Thanks

    Micah

    • for those who might have missed it Dr Hill is referring to our online journal club which reviewed this article with a team of experts from around the globe– here’s a link to watch the video

      http://fertstertforum.com/journalclubmarch2013/

    • Forest

      Thank you for this insight. We measure progesterone levels on the day of trigger and the following morning, about 12 hours after trigger, when we also measure hCG and LH levels. We concur that a study designed to look for an effect of early progesterone just might find such effect, as many authors have already. A matched design like that might match high progesterone cycles to low progesterone cycles, while matching on age and embryo parameters (morphology, blastulation day) in fresh autologous single embryo transfers. We shall consider this idea. Again, thank you.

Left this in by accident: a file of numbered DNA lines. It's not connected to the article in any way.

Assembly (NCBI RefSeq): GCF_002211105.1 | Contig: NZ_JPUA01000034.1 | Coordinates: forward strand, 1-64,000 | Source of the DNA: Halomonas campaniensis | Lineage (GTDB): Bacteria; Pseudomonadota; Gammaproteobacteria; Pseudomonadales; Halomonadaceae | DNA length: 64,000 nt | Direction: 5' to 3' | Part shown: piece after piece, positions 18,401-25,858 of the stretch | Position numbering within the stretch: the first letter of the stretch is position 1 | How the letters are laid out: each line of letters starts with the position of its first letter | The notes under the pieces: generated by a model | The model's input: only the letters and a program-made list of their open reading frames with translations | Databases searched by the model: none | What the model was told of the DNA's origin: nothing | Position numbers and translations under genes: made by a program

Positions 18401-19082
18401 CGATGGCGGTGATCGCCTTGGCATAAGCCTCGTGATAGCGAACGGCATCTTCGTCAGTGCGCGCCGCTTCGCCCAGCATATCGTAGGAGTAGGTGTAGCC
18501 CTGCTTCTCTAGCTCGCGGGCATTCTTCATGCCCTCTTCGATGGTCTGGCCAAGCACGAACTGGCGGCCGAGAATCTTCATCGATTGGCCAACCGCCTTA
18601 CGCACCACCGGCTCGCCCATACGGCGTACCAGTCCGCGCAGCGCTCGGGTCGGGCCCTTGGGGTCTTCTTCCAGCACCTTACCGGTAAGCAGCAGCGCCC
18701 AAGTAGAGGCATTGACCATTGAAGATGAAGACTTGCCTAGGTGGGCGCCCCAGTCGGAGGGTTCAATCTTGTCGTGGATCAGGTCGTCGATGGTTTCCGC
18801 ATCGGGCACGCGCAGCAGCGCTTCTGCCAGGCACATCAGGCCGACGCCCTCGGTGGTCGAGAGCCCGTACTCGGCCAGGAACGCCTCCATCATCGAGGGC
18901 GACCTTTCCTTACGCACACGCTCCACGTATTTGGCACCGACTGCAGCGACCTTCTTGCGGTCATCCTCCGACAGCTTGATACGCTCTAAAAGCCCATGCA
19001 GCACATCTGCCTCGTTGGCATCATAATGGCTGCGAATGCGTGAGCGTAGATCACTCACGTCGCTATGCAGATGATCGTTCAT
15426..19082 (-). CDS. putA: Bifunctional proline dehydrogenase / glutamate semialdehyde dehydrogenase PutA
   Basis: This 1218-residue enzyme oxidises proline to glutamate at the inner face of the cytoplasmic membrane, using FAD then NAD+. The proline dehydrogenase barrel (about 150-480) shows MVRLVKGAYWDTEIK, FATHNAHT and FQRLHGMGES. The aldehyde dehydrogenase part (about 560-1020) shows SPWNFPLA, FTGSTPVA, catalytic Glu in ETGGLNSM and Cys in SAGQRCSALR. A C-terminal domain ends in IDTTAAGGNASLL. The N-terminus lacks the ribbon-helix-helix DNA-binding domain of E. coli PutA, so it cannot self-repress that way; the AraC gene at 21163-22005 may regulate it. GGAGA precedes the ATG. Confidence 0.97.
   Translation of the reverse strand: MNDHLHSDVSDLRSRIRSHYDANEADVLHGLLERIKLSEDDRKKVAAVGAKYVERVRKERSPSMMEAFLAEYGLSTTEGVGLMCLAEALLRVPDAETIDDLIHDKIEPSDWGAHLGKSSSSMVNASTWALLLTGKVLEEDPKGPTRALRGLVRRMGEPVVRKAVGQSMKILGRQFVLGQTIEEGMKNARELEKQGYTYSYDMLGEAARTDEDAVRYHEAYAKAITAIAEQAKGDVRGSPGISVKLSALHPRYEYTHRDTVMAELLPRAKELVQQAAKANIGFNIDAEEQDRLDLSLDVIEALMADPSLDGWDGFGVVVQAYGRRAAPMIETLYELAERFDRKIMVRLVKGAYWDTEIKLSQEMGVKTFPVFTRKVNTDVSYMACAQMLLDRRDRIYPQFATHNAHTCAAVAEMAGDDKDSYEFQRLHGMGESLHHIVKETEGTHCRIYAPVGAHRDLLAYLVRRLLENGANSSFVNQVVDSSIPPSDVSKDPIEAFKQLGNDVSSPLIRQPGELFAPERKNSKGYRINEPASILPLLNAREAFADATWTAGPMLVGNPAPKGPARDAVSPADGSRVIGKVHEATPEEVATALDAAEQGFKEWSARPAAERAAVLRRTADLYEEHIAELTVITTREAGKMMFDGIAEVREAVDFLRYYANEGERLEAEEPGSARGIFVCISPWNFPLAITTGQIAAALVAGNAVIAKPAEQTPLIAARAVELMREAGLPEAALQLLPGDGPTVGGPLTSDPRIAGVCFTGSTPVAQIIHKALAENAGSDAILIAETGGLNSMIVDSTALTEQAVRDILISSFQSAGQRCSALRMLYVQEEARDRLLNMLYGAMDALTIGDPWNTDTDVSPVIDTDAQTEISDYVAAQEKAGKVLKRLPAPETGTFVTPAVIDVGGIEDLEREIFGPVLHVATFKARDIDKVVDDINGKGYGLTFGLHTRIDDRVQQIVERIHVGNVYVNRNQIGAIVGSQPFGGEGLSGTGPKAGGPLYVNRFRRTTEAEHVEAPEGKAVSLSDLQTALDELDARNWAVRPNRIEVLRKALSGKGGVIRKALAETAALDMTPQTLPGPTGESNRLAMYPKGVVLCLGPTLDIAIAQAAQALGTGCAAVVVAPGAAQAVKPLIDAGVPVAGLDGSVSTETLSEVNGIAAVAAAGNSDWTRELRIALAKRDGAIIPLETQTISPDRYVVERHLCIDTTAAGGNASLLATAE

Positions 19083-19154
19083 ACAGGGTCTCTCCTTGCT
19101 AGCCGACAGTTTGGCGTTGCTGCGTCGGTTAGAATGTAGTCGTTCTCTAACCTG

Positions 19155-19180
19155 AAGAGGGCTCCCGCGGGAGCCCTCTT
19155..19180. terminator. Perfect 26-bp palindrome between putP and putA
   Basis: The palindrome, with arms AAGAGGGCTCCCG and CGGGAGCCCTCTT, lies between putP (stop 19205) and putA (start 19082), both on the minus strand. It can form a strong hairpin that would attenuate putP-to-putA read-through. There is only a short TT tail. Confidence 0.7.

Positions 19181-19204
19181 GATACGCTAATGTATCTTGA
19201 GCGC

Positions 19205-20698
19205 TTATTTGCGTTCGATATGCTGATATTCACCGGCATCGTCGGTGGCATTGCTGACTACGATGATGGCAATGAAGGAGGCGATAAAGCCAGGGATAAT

• Micah Hill

        Thank you for the reply Forest. A very thought provoking paper!

  • Forest

    Hi Juan.

    Thank you for your interest in our paper. We agree it is consistent with many prior publications on the effects of ovarian stimulation on endometrial development and receptivity.

    We did not match on BMI. However, I can compare BMI in JMP 7 and I see the Fresh group had mean BMI of 24.8 while the PTEC (frozen) group had mean BMI of 24.2. The P-value for this paired comparison (using Wilcoxon’s test) is 0.3149. Not significant.